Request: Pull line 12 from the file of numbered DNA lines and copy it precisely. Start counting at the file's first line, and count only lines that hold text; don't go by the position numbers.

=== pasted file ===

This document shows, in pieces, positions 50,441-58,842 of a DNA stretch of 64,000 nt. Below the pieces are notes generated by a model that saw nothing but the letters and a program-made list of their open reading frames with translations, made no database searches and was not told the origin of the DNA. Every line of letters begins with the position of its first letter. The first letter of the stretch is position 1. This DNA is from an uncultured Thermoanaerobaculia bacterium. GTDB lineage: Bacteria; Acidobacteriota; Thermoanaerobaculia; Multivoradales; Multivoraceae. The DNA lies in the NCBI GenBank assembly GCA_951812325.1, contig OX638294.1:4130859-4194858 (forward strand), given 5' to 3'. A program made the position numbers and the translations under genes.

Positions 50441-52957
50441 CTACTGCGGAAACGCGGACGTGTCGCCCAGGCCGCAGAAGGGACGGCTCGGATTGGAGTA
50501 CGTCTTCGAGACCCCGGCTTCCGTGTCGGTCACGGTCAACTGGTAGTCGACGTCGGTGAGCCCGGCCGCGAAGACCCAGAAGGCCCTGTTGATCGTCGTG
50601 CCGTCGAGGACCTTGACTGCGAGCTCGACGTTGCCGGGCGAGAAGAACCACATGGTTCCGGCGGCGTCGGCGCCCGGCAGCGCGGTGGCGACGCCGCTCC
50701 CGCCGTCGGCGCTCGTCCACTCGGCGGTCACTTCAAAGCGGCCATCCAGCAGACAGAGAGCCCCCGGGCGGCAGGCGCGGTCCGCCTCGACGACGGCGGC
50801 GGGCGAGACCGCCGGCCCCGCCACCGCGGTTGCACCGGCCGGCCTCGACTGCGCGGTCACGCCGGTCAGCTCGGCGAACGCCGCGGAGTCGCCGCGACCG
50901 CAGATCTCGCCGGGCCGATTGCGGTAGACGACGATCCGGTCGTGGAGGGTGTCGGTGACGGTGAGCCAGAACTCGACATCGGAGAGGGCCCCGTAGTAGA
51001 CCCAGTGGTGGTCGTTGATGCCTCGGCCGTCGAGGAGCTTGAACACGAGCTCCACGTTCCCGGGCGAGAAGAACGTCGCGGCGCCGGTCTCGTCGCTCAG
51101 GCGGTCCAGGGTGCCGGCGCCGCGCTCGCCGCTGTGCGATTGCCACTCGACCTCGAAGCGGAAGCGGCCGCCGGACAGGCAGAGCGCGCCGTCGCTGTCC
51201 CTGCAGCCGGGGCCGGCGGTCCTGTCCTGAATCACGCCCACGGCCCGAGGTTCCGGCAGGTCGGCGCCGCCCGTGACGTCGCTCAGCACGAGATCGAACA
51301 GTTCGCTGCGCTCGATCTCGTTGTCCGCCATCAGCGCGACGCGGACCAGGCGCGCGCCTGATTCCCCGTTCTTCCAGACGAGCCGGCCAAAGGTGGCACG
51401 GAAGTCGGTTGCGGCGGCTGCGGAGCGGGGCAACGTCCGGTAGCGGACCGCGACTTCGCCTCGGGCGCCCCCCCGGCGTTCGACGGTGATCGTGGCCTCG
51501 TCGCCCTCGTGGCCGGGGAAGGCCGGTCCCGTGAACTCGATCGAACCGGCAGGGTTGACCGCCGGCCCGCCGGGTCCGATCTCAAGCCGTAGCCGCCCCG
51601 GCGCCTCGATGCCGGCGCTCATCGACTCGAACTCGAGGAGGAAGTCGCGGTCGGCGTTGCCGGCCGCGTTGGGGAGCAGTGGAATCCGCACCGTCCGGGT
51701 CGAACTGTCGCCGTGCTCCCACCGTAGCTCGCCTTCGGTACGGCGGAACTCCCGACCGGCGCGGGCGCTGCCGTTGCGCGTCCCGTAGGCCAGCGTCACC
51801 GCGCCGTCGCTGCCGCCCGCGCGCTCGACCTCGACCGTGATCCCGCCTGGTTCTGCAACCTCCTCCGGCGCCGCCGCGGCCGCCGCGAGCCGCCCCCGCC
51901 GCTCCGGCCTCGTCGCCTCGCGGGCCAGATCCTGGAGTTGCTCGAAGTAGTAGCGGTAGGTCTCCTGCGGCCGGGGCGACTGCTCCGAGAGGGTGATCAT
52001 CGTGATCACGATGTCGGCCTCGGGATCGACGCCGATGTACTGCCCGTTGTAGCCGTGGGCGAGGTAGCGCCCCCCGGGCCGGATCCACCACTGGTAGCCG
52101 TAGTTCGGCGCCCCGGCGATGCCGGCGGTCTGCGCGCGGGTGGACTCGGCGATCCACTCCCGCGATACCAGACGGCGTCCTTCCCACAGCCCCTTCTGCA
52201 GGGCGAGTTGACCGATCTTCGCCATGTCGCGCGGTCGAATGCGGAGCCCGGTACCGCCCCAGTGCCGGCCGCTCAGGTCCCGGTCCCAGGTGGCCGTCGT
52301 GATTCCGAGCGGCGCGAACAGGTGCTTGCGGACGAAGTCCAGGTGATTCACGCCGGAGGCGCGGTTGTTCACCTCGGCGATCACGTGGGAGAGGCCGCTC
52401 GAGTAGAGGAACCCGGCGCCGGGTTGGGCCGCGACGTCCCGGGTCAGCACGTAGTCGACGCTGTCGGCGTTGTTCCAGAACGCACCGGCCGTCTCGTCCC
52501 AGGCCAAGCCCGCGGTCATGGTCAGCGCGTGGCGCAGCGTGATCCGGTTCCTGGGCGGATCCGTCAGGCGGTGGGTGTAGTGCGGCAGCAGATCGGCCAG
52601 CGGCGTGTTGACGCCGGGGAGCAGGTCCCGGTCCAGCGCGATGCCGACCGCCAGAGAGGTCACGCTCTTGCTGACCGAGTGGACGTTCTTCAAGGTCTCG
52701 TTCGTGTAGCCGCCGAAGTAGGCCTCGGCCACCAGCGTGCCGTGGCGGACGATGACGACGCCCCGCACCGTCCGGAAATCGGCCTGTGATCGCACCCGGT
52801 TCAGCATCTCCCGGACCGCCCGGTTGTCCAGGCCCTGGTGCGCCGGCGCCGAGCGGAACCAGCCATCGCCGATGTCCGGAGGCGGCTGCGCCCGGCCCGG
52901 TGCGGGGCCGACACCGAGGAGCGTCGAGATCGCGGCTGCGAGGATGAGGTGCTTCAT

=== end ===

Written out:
51301 GTTCGCTGCGCTCGATCTCGTTGTCCGCCATCAGCGCGACGCGGACCAGGCGCGCGCCTGATTCCCCGTTCTTCCAGACGAGCCGGCCAAAGGTGGCACG